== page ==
Indeed, Romney’s financial advantage means Obama must find time in his schedule to keep personally wooing donors, even as the campaign enters a phase where he will be headlining more big rallies and other public campaign events.
Going strong so far, Republicans say they’re optimistic that the Romney campaign can keep up its fundraising prowess through the fall, and they point to the campaign’s improved use of online efforts to target independent voters, evangelicals and military voters.
Democrats say it’s not Romney’s campaign fundraising that worries them — it’s the influx of money from the GOP-leaning super PACs.
Two of the largest Republican Super PACS, Restore Our Future and Americans Crossroads, have raised about $122 million since the beginning of last year. Democratic-leaning groups Priorities USA Action and American Bridge 21st Century have raised about $30 million in the same time period.
Priorities is turning to President Bill Clinton — a prolific fundraiser — to help boost its totals. The former president will host an event in New York next week.
Obama, after spending two days campaigning in Colorado, will hold three fundraising events in his hometown of Chicago on Sunday, including one at his family’s South Side home. The fundraising will be followed by three days of campaigning in Iowa.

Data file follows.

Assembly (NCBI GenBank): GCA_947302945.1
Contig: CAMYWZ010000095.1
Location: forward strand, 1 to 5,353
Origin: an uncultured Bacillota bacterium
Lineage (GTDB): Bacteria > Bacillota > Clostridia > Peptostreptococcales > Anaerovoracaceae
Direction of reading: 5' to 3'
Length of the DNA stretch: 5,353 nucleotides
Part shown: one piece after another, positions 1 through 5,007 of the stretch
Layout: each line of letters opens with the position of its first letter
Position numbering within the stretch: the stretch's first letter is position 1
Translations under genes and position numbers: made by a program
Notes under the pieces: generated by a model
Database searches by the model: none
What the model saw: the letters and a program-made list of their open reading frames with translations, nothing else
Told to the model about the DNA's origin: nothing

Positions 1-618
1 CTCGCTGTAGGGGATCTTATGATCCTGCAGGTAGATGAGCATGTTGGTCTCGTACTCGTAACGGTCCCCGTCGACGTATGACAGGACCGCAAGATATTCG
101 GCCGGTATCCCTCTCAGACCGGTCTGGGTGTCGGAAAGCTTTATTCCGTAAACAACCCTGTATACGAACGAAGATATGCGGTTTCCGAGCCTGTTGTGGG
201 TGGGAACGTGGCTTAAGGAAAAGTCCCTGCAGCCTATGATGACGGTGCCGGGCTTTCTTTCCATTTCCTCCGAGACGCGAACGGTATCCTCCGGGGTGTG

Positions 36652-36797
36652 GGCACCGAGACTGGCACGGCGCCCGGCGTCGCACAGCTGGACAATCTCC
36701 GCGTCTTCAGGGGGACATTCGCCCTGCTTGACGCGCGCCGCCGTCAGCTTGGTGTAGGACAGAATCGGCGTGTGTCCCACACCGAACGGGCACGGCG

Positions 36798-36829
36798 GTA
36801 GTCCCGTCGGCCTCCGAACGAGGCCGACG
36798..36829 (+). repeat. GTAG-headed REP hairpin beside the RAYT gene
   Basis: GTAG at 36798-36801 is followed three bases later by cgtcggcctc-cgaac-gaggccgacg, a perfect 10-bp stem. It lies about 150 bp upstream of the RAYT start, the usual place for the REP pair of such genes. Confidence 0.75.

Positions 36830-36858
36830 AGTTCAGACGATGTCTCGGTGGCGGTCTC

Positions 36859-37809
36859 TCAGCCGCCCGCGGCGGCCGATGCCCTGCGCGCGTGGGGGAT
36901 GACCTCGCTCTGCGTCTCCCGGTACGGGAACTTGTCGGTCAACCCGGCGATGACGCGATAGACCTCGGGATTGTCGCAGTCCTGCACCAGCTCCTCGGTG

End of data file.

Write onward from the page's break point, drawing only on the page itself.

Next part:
In order to compensate for the president’s divided time, the campaign is turning to a number of surrogates, including Michelle Obama, to raise money. The first lady is holding events in Jackson, Wyo., on Saturday and a family-oriented fundraiser with members of the band No Doubt at the Beverly Hills, Calif., home of lead singer Gwen Stefani.
Romney is also dividing much of his time between events with voters and fundraising. He has both fundraisers and public events in Illinois, Iowa and New York this week, then launches a four-state bus trip on Saturday through Virginia, North Carolina, Florida and Ohio.
Associated Press writer Jack Gillum in Washington contributed to this report.
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